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Roman camp north west of Balmer's Farm

A Scheduled Monument in Penrith, Cumbria

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Coordinates

Latitude: 54.7107 / 54°42'38"N

Longitude: -2.7796 / 2°46'46"W

OS Eastings: 349868.278011

OS Northings: 535356.256246

OS Grid: NY498353

Mapcode National: GBR 9F1Z.04

Mapcode Global: WH80Y.8VMK

Entry Name: Roman camp north west of Balmer's Farm

Scheduled Date: 6 May 1975

Last Amended: 24 March 1994

Source: Historic England

Source ID: 1008233

English Heritage Legacy ID: 23666

County: Cumbria

Civil Parish: Penrith

Traditional County: Cumberland

Lieutenancy Area (Ceremonial County): Cumbria

Church of England Parish: Plumpton Wall St John the Evangelist

Church of England Diocese: Carlisle

Details

The monument is a large Roman camp located on gently undulating land
north west of Balmers Farm and immediately to the west of the A6 trunk road,
which here follows the course of the main Roman road that connected forts at
Brougham, (known to the Romans as Brocavum), and Old Penrith, (known to the
Romans as Voreda). Much of the camp is visible as cropmarks on aerial
photographs which highlight features such as infilled ditches. Whilst most of
the camp survives only beneath the present ground surface, the southern side
retains slight upstanding earthworks.
The aerial photographs show part of the east side of the camp, much of the
north and west sides, and the two northern angles. The northern side measures
about 390m and the western side measures about 360m. In the visible portion of
the eastern side there are three gateways each defended by a tutulus - an
earthen mound and ditch in front of the gate created to prevent a direct
approach and thus hinder an attacking force. A survey of the camp in 1972
focussed on the upstanding earthworks but also located two gateways defended
by tutuli on the camp's western side and two tutuli on the camp's northern
side. The large size of this camp and its multiplicity of gates link it with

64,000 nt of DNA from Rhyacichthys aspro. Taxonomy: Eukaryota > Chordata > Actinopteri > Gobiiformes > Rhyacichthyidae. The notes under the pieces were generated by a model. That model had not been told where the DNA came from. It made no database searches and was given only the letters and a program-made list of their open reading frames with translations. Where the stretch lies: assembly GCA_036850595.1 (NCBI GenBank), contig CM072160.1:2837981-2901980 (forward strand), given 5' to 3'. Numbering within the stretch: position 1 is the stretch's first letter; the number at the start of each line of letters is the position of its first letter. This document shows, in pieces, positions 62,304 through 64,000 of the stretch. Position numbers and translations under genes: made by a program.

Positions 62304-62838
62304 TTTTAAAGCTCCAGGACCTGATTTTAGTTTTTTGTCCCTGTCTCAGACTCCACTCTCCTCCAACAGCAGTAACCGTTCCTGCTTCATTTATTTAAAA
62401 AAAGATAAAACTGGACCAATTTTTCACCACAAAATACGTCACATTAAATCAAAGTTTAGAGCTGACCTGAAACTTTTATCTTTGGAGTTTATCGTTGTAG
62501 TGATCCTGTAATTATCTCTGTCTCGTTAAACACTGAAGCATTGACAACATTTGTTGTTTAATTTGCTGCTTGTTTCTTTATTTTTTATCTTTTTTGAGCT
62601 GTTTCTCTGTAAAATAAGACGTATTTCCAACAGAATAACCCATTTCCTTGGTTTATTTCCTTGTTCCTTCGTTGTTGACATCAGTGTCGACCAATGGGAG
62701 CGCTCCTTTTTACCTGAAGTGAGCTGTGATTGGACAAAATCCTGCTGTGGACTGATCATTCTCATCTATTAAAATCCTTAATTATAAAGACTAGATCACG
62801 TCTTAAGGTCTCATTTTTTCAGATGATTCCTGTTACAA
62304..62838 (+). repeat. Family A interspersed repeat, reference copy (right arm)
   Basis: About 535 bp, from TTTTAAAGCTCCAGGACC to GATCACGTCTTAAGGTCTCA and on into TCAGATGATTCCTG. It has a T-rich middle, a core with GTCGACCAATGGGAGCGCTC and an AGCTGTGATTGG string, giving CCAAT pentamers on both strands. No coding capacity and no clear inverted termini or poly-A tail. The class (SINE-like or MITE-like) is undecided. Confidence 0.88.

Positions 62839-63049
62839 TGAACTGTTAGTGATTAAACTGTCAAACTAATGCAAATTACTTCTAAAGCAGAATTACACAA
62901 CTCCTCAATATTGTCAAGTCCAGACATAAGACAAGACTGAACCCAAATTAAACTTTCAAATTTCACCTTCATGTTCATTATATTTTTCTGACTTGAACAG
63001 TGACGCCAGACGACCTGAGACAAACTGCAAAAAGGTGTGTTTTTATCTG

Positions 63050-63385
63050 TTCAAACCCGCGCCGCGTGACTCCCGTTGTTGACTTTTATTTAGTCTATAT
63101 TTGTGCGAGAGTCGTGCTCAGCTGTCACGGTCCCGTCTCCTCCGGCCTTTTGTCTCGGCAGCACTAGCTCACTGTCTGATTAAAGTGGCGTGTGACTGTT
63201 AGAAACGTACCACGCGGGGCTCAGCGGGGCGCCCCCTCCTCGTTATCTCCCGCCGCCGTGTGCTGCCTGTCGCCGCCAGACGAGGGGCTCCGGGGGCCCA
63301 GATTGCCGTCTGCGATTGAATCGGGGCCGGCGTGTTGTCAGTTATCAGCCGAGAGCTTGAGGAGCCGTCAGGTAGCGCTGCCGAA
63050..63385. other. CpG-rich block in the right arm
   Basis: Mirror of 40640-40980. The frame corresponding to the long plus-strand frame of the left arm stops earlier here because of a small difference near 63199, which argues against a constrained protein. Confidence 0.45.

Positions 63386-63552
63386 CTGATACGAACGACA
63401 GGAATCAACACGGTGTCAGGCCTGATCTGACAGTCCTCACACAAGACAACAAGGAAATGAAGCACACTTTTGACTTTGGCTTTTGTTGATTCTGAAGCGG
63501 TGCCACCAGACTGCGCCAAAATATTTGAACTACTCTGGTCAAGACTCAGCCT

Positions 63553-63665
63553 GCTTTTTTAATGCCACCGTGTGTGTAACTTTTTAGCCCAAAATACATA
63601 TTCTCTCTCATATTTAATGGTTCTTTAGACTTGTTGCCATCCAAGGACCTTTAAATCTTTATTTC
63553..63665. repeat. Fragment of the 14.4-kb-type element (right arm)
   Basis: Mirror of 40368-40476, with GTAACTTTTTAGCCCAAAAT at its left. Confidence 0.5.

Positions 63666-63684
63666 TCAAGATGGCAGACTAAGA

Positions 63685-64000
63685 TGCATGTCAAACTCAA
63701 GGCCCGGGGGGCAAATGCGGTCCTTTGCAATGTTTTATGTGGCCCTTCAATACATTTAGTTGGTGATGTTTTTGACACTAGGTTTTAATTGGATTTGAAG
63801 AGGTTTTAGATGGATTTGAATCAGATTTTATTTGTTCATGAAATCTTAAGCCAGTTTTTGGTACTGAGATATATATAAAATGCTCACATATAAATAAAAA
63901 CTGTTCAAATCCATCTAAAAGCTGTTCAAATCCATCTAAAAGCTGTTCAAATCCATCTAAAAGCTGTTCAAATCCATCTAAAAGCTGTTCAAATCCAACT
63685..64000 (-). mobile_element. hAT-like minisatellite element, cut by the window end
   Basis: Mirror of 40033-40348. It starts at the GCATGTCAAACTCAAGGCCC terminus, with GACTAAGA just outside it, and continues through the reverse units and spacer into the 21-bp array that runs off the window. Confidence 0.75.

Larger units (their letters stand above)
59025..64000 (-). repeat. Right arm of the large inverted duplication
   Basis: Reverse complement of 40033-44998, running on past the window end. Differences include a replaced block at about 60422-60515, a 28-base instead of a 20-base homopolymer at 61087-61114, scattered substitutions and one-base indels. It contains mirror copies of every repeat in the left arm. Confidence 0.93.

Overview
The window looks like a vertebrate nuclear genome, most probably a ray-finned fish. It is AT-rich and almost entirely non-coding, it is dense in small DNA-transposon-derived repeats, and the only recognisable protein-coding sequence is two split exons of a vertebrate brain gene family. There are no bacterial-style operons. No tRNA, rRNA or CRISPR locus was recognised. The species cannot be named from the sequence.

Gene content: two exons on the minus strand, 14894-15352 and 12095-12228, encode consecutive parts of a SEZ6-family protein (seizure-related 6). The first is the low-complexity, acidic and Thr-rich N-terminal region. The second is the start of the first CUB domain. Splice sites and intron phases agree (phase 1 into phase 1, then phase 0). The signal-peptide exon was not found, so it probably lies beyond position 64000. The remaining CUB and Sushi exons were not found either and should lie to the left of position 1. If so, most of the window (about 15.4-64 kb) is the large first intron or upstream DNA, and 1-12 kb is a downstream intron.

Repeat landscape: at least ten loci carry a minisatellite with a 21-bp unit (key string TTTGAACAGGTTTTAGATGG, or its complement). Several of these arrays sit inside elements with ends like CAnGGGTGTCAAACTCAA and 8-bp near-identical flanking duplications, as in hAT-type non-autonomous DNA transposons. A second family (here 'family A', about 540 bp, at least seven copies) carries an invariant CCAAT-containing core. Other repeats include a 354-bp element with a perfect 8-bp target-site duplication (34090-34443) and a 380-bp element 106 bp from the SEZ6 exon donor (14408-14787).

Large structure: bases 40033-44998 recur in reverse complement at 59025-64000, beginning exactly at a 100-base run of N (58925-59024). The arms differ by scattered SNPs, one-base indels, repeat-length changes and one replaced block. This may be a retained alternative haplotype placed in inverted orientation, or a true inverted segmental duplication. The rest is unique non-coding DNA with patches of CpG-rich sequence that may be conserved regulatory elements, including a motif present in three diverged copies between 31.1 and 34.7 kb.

similar camps at Reycross and Crackenthorpe located on the Roman road across
Stainmore between Yorkshire and the Eden valley. These camps are of a size
sufficient to have accommodated a legionary force on the march and are
considered to have been constructed by the Roman governor of Britain, Petilius
Cerialis, during his military campaigns against the indigenous northern tribes
between AD 71-74. They are evenly spaced at a distance of a one-day march from
Catterick to Carlisle and are relics of the earliest Roman infiltration of
northern England.
All modern field boundaries and gateposts are excluded from the scheduling,
although the ground beneath these features is included.

MAP EXTRACT
The site of the monument is shown on the attached map extract.
It includes a 5 metre boundary around the archaeological features,
considered to be essential for the monument's support and preservation.

Source: Historic England

Reasons for Scheduling

Roman camps are rectangular or sub-rectangular enclosures which were
constructed and used by Roman soldiers either when out on campaign or as
practice camps; most campaign camps were only temporary overnight bases and
few were used for longer periods. They were bounded by a single earthen
rampart and outer ditch and in plan are always straight-sided with rounded
corners. Normally they have between one and four entrances, although as many
as eleven have been recorded. Such entrances were usually centrally placed in
the sides of the camp and were often protected by additional defensive
outworks. Roman camps are found throughout much of England, although most
known examples lie in the midlands and north. Around 140 examples have been
identified and, as one of the various types of defensive enclosure built by
the Roman Army, particularly in hostile upland and frontier areas, they
provide an important insight into Roman military strategy and organisation.
All well-preserved examples are identified as being of national importance.

Despite the absence of many upstanding earthworks, aerial photographs have
identified the below ground features of a Roman camp north west of Balmers
Farm. On typological grounds construction of this camp can be dated to the
military campaigns of the Roman governor of Britain, Petilius Cerialis,
undertaken against the indigenous northern tribes between AD 71-74. On present
evidence this is the most northerly of Cerialis' legionary marching camps.

Source: Historic England

Sources

Books and journals
Higham, N, The Northern Counties to AD 1000, (1986), 151-2
St Joseph, J K, 'Journal of Roman Studies' in Air Reconnaissance of North Britain, , Vol. 41, (1951), 54
Other
AP No. BR C 006, Cambridge University Collection, Roman Temporary Camp NE of Balmers Farm,
Carleton, R.J., MPP Single Monument Class Descriptions - Roman camps, (1988)
Possibly also known as Plumpton Head, RCHME, Roman Camp NW of Balmers Farm, (1972)

Source: Historic England

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